We frequently talk about teams peaking at the right time to deliver winning performances in games of massive importance.
But Terry Springthorpe is an example of an individual who came to the boil at the perfect time for his Molineux career and then went on ‘simmer’ very soon afterwards.
Thanks to the help of one of the late full-back’s Wolves-supporting relatives, there is plenty of information lower down this article surrounding the back-stories to his life. Nothing, though, comes remotely close in news value to his selection in the Wolves team who beat Leicester to win the 1949 FA Cup final. So that is where we must start…..
Springthorpe was 24 when the victorious season kicked off and, more relevantly, only 11 games into his senior career with the club he had joined aged 15 in 1939.
His League debut came in a 1-1 home draw with Sheffield United on March 13, 1948 and the rather bland headline on the Express & Star match report commended him on a good start in the side – impressive enough to help see to it that he played in the following ten matches as well at the expense of Roy Pritchard.
With the more experienced man on the outside looking in, his fellow Midlander also appeared in the first nine games of 1948-49 in the no 3 shirt but then didn’t play again between September 18 and April 6. Was this really someone who would soon be puffing his chest out with pride while walking out behind Billy Wright, Bert Williams and the rest at Wembley?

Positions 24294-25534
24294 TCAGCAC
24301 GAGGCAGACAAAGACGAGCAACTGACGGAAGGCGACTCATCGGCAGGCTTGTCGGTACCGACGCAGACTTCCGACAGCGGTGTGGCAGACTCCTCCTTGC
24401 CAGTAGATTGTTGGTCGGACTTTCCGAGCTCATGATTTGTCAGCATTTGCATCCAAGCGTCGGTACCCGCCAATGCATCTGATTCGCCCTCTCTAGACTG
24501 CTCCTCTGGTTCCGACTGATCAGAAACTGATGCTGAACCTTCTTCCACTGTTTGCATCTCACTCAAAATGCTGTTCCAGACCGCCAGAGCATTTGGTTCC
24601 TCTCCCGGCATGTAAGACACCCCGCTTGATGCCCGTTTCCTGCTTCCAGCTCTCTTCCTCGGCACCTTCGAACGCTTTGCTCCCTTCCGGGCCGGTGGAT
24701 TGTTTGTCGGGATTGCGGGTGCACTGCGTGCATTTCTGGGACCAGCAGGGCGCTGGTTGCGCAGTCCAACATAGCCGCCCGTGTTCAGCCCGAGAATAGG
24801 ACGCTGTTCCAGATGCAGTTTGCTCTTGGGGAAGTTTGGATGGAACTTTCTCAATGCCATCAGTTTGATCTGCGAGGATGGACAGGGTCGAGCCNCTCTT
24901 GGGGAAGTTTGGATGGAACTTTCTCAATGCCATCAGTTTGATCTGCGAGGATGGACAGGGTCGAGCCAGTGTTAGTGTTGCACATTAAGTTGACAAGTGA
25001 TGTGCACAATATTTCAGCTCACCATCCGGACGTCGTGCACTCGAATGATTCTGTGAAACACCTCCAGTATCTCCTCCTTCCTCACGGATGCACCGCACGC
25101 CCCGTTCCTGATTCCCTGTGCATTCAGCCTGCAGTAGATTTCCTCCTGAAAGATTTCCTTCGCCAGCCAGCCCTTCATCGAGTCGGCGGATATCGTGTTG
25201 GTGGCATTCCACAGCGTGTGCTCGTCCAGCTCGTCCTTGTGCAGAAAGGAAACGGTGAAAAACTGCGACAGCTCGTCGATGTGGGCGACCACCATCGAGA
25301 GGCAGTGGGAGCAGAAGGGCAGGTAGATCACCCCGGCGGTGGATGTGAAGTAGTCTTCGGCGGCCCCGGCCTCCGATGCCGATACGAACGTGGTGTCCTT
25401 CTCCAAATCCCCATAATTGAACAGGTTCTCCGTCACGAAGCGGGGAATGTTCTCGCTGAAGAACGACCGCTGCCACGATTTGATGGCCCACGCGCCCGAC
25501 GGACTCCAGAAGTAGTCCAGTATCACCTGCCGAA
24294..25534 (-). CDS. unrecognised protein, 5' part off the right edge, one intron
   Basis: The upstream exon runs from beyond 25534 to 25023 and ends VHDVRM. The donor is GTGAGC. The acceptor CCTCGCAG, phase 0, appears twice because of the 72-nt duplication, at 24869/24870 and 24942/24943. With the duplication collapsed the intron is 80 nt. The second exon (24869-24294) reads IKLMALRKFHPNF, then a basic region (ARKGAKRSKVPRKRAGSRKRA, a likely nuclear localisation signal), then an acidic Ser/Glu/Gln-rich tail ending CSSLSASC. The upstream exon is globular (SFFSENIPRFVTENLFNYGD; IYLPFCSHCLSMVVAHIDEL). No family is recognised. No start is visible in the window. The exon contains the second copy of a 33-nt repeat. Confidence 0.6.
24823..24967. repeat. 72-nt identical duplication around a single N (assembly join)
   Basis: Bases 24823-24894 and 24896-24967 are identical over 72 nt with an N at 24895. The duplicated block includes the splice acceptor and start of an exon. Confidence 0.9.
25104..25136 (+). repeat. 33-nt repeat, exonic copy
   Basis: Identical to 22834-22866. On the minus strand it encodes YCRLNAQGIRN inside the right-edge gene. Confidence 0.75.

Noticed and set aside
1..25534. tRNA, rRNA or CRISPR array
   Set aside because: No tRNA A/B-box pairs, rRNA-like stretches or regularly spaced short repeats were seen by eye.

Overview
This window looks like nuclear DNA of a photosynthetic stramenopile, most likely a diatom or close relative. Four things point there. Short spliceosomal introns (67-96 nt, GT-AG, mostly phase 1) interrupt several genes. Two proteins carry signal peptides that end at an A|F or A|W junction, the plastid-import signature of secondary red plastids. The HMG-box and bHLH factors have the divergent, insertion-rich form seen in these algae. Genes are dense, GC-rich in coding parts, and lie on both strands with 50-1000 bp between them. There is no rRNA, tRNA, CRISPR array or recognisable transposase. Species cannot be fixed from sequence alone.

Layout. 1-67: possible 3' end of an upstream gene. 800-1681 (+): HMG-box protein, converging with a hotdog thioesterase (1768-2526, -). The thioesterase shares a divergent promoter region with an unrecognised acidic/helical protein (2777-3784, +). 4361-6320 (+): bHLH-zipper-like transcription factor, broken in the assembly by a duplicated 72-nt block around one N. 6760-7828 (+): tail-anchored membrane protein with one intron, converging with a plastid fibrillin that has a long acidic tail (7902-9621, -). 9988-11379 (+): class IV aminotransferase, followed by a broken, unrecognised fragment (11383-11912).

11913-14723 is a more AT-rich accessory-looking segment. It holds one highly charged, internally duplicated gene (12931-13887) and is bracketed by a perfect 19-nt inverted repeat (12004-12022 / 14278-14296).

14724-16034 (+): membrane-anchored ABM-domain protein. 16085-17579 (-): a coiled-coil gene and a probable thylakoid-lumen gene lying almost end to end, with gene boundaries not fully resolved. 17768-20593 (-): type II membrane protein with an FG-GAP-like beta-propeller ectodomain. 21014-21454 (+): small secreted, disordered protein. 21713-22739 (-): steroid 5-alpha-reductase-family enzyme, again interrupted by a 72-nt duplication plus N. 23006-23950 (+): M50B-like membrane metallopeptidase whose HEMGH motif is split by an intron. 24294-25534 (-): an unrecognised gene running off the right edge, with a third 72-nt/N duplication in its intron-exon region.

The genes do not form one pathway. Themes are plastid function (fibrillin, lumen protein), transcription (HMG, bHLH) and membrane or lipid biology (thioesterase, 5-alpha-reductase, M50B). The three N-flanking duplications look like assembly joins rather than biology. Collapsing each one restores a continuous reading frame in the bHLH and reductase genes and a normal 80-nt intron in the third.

The catalyst for the emerging challenger to step into the most piercing of football spotlights was the game Billy rated as the very best of the 650 or so he played for the club, friendlies included.
Pritchard and right-back Larry Kelly both came a cropper in the Cup semi-final against Manchester United at Hillsborough and, with Wright deputising at left-back and then at right-back, it required a mammoth effort from the skipper and those around him to keep Wolves in the competition, ready to fight another day.
Neither full-back recovered in time for the replay at Goodison Park a week later, so Alf Crook made one of only two appearances he was given in Wolves’ senior XI, his name showing next but one to brother Bill on the team-sheet. Springthorpe was handed the left-back role – his first time in the side since mid-September, remember, and his FA Cup debut to boot – as the holders were sunk by a Sammy Smyth goal.
Such was Springthorpe’s form that he stayed in for 11 of the 12 games that remained that season, although Pritchard soon recovered and Kelly also returned to First Division action well before the Cup final.